In China, Tainted Milk Spurs Questions Of Cover-Up
MICHELE NORRIS, Host:
From NPR News, this is All Things Considered. I'm Michele Norris.
MELISSA BLOCK, Host:
And I'm Melissa Block. In China, more than 54,000 children have been sickened by tainted milk powder. Nearly 13,000 are hospitalized, and four have died. The scandal has also forced the resignation of China's head of food and product safety. David Barboza of The New York Times is following the story from Shanghai. And, David, let's talk first about these children. We've seen scenes of hospitals just flooded with anxious parents trying to get their children tested, many of them sick.
DAVID BARBOZA: That's right. I have, in fact, heard from health officials here in China that one hospital alone took in more than 10,000 children. And so you can see the images all over China now, on television and in the newspapers, of hospitals in every part of the country, where children are being brought in to check whether they have kidney stones from this milk contamination.
BLOCK: Let's walk this back. The milk powder and baby formula were contaminated with the industrial chemical melamine. It's the same chemical that was found last year in pet food. What have you learned about who apparently added the melamine, and why it was added?
BARBOZA: Well, the investigators are still looking into it. But so far, what we've heard is that the melamine was added, probably at milk stations, where some unscrupulous businessmen were probably trying to increase the protein count in that milk, which was actually probably diluted with water. So it was just trying to profit from watered-down milk with an industrial chemical that can make the protein count jump. And so that seems to be where the focus of this investigation is going. Either the dairy farmers or some businessmen at the milk stations were adding melamine.
BLOCK: You know, what's become very clear in all this is that there were reports from consumers complaining about problems with this milk long ago - and in some cases, as far back as last December - but the companies were very, very slow to act.
BARBOZA: That's right. The earliest reports we've heard now from the government say that in December 2007 - which is, you know, quite a ways ago - that the Sanlu Group, one of the biggest Chinese dairy makers, had received complaints about problems with their baby milk formula. And what we know now is that they didn't report that until June or July to the local government officials, who didn't report that to the higher-level government officials until August or September.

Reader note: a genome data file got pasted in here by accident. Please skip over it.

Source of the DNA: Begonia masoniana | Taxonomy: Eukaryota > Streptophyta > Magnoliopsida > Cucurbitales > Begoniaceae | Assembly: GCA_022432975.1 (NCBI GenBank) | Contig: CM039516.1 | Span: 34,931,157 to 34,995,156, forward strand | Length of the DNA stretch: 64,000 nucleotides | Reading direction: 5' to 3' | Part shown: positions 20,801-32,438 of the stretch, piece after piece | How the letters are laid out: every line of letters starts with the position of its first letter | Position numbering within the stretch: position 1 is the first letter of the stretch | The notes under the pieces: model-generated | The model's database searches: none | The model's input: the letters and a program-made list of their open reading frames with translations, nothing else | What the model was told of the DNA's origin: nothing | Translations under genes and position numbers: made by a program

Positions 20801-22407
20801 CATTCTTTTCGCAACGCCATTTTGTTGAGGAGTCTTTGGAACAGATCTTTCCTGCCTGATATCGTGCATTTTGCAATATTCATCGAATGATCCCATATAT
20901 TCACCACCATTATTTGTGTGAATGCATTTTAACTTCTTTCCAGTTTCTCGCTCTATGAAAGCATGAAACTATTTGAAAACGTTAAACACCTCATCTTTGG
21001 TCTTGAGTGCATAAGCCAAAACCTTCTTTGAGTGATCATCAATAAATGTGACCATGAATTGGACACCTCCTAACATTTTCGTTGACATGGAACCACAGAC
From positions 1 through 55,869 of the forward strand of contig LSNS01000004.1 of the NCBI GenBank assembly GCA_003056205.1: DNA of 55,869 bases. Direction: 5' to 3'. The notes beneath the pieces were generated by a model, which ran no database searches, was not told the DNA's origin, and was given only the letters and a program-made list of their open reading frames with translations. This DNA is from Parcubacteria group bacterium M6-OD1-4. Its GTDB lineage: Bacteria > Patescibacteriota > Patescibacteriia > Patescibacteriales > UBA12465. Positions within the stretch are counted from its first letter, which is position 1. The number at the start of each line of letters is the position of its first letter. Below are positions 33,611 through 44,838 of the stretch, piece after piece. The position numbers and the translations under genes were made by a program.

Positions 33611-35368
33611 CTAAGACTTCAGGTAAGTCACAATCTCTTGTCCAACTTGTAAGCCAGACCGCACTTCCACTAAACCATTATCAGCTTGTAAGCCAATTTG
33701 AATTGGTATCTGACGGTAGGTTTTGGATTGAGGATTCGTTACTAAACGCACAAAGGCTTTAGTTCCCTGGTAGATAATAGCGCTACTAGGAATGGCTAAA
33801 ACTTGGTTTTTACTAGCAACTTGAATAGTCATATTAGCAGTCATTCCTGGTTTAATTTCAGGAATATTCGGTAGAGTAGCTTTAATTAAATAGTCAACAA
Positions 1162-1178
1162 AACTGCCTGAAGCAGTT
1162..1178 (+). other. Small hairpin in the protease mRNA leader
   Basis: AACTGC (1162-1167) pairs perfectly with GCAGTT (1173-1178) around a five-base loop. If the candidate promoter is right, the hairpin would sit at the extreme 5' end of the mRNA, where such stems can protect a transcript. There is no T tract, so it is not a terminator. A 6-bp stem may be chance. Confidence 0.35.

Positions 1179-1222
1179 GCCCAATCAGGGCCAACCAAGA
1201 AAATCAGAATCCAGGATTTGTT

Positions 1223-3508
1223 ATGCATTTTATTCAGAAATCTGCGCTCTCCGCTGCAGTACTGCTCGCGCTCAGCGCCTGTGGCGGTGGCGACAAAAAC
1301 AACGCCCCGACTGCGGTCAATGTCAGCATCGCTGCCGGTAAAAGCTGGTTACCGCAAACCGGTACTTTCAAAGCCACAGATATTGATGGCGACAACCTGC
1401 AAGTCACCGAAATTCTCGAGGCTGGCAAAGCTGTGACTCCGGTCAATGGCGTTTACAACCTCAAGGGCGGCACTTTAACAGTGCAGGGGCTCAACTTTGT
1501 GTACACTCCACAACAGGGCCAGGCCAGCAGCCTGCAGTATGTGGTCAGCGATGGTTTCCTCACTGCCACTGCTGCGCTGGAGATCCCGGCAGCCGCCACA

BLOCK: And the recall itself didn't happen until what, September 11?
BARBOZA: That's right, between September 9 and 11, the recall came in, and the bigger numbers started to come in after September 11, when there was media coverage of this recall.
BLOCK: Are people there timing the delay in this recall to the Olympics and the notion that China would have wanted to not have a huge scandal on its hands in the middle of this international event?
BARBOZA: Well, certainly, there's a lot of speculation that either the government officials kept it under wraps, fearing that it would be bad news and bad for their careers, or that higher-level government officials actually put out warnings ahead of the Olympics that they really didn't want the media or anyone reporting bad news. There certainly is a lot of speculation that the sensitivity around the Olympics meant that any bad news, particularly food safety, would be kept under wraps.
BLOCK: When you go into stores now, is there milk on the shelves?
BARBOZA: There is, but very little. And it's mostly imported milk. I have been to a couple of supermarkets lately, and you could see more than half-empty shelves. Milk from Australia or New Zealand is there. So you have a pretty big milk shortage right now in China.
BLOCK: David Barboza, a correspondent for The New York Times based in Shanghai, China. David, thanks very much.
BARBOZA: Thank you.
NPR transcripts are created on a rush deadline by Verb8tm, Inc., an NPR contractor, and produced using a proprietary transcription process developed with NPR. This text may not be in its final form and may be updated or revised in the future. Accuracy and availability may vary. The authoritative record of NPR’s programming is the audio record.